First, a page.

I had a trove of narrative and pictures from my July 17th ride on the Coeur d’Alene Trail yesterday, but the thing that I lacked was sufficient cell or WiFi signal to stitch them together and upload for posting. Undaunted, I set off west on I-90 to find the signal strength I required. Over 40 miles later (yes, 40!) my signal meter indicated 4 strong bars and I pulled off the nearest exit and into a Wendy’s parking lot to complete my mission. By the time I was back in Wallace it was after noon. I ate a quick lunch and then confronted the question of “what to do next”?
The weather favored a walking tour of the heart of Wallace, so armed with my camera and wearing my hiking boots I set off in search of the unknown.
I strolled the streets, visited a number of shops, and then set foot inside of the Northern Pacific Railroad museum.
$3.50 is the requested donation for admission to this treasure. Cindy efficiently manages the front desk and her smile is infectious.
I received a personal guided tour of this small but immaculately preserved facility from the early 20th Century. My guide was John, an expressive gentleman dressed in period attire who seldom fell out of character.
He delighted in my interest and knowledge of minutia that was relevant to his discourse. He is a retiree, volunteer, and actor in the local Melodrama Playhouse troupe. Among the visit’s highlights were the Ladies and Children waiting room with heat and its own private lavatory.
Men were not allowed as most were dirty mouthed, tobacco spitting, miners.
The station office contained its original furnishings, including working telegraph (operators could send and receive at the rate of 40 words per minute!), the original Oliver typewriter,
a press duplicator that could make up to 5 images of an original bill of lading by pressing onion skin paper under the original and leaving them in place overnight. Low tech,but it worked.
There was even an original candlestick telephone that was still wired into the network. My guide produced his cell phone, apologized for being out of period, and “dialed” the 100 year old phone. He and I then held a brief conversation… he using 21st Century technology and me the early 20th Century tech. I was amazed by the clarity with which the old phone reproduced his voice.
The office also contained the original station safe, which was specially manufactured for the Norther Pacific RR by the Diebold Company of Canton Ohio.
It was structured with laminated layers of steel and concrete, and there was even a high security safe within the safe for keeping silver bullion. If one unsuccessfully attempted to open the internal safe the mechanism timed-out before allowing another attempt.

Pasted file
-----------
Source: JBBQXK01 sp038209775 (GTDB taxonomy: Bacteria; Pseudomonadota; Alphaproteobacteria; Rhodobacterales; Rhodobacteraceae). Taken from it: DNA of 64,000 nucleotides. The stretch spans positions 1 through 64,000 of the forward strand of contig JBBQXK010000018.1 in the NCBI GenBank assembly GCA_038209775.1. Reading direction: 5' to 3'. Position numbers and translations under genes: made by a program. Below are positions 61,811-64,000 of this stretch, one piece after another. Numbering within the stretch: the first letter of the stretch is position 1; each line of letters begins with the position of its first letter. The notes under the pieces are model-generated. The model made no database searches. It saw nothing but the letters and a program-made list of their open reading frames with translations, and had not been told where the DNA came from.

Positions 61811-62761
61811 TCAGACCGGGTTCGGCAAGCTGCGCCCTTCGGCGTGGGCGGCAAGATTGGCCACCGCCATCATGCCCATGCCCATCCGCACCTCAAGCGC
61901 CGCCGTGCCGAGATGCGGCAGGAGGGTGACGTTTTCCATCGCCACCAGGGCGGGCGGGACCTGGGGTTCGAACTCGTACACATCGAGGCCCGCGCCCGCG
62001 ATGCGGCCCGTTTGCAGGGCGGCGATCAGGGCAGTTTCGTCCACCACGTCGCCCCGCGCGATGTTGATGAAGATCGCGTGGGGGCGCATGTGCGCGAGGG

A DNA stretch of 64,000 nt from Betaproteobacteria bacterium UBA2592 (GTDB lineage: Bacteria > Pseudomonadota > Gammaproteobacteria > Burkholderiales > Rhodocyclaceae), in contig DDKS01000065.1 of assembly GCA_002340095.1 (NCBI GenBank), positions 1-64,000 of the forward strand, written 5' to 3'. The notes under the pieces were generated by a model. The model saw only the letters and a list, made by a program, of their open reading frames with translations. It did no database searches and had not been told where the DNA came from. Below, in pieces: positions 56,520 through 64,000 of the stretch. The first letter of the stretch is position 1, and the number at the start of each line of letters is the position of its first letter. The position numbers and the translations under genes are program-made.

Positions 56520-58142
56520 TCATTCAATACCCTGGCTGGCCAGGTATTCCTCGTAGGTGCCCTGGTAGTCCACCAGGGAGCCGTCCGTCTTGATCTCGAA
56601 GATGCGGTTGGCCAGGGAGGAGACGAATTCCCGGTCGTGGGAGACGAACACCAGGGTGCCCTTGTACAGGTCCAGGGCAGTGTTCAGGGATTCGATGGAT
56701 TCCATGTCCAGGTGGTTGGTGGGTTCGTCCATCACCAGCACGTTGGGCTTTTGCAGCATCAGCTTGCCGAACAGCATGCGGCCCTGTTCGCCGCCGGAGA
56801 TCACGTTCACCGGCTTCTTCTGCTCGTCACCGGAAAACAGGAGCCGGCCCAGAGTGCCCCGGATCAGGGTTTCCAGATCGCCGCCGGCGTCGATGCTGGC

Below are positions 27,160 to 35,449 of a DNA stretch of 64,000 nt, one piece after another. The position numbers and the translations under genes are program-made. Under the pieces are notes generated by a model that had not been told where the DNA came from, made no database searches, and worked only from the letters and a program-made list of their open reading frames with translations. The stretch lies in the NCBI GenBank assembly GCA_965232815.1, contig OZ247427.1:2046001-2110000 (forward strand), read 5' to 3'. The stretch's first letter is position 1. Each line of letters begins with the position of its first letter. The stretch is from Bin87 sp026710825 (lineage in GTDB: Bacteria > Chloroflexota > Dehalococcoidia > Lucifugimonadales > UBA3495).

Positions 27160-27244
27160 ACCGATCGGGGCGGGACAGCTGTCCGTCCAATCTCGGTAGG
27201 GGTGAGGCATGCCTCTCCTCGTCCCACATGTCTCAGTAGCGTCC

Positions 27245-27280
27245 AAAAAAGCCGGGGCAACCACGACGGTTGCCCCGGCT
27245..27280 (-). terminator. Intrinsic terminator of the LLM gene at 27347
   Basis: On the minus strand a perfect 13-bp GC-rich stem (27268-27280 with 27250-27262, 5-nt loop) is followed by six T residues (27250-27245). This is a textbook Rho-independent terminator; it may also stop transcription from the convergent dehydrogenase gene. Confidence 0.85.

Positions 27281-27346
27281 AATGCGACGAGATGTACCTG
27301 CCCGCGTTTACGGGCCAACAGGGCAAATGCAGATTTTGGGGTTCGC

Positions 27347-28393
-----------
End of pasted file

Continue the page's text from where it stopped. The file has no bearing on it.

He was especially proud of a Hartmann Luggage Company (still in business today!) steamer trunk that had been owned generations ago by one of the town’s dignitaries. It weighs over 100 pounds empty, and contains a drawer for jewelry, a mini-bar (that came with decanter and glassware), and a compact electric iron to press clothing.
John explained that the station had been moved about 200 feet from its original location to make room for the construction of I-90. He continued to explain that in the early 1970’s the Idaho Department of Transportation proposed to build the Interstate through the heart of Wallace. Virtually the entire downtown would be condemned and demolished in the interest of transportation progress. The citizens instituted litigation and obtained injunctions that prevented Idaho from going forward. However, after 20 years in the Courts, Idaho prevailed… sort of. Final judgments were rendered in favor of the State, but during those preceding 20 years the citizens, largely through the hard work of one woman, secured a designation for the entire town that placed Wallace on the Register of Historic Places. The State was forced to build the Interstate ABOVE the town, and in the case of the Depot, move it unharmed to a safe location.
My tour of the station ended and I proceeded on foot to another tour that had been recommended to me.
The Sierra Silver Mine had a storied history that began with miners and hand tools exploring a silver vein in the area known as the richest silver producer in the world. The men dug for 7 years yet made less than 100 feet of progress with their shaft. Later owners using pneumatic drills and dynamite would make similar progress with a small crew in only 4 days. Subsequent operators expanded the mine to thousands of feet of tunnels on many levels but never found the “mother lode”. As it turned out another mine, digging from miles away, extended its shafts horizontally 1,800 feet below the Sierra and struck rich oar that produced over 50 pounds of silver for every ton of ore. The best that the Sierra had done was a few ounces of silver for every ton of ore.
The Sierra could not extract silver from the ground, but its modern operators learned how to extract silver from the pockets of tourists, me included.
For $14 (with senior discount) we customers were driven to the mine in a trolly bus. We were met at the mine by a retired miner, in this case “Fast Freddie”.
Freddie had dedicated his entire working life to the mining profession.
Taking us below he explained the workings of a silver mine and then demonstrated with the actual machinery. The experience was both delightful and deafening.
Freddie showed how miners had once worked assisted solely by candlelight, then by carbide lamp, and finally by modern lithium powered LED lit hard hats.
I have previously toured coal, gold, iron, and even salt mines, but this was the best such tour by far. Again, I was not a silent observer. Like the train station guide, Freddie became happily animated by my questions and interest. It doesn’t take much for my child-like wonder to kick in.
Tomorrow is my last day in Wallace. Who knows what tomorrow may bring?… not me.
Peace Everyone. Pete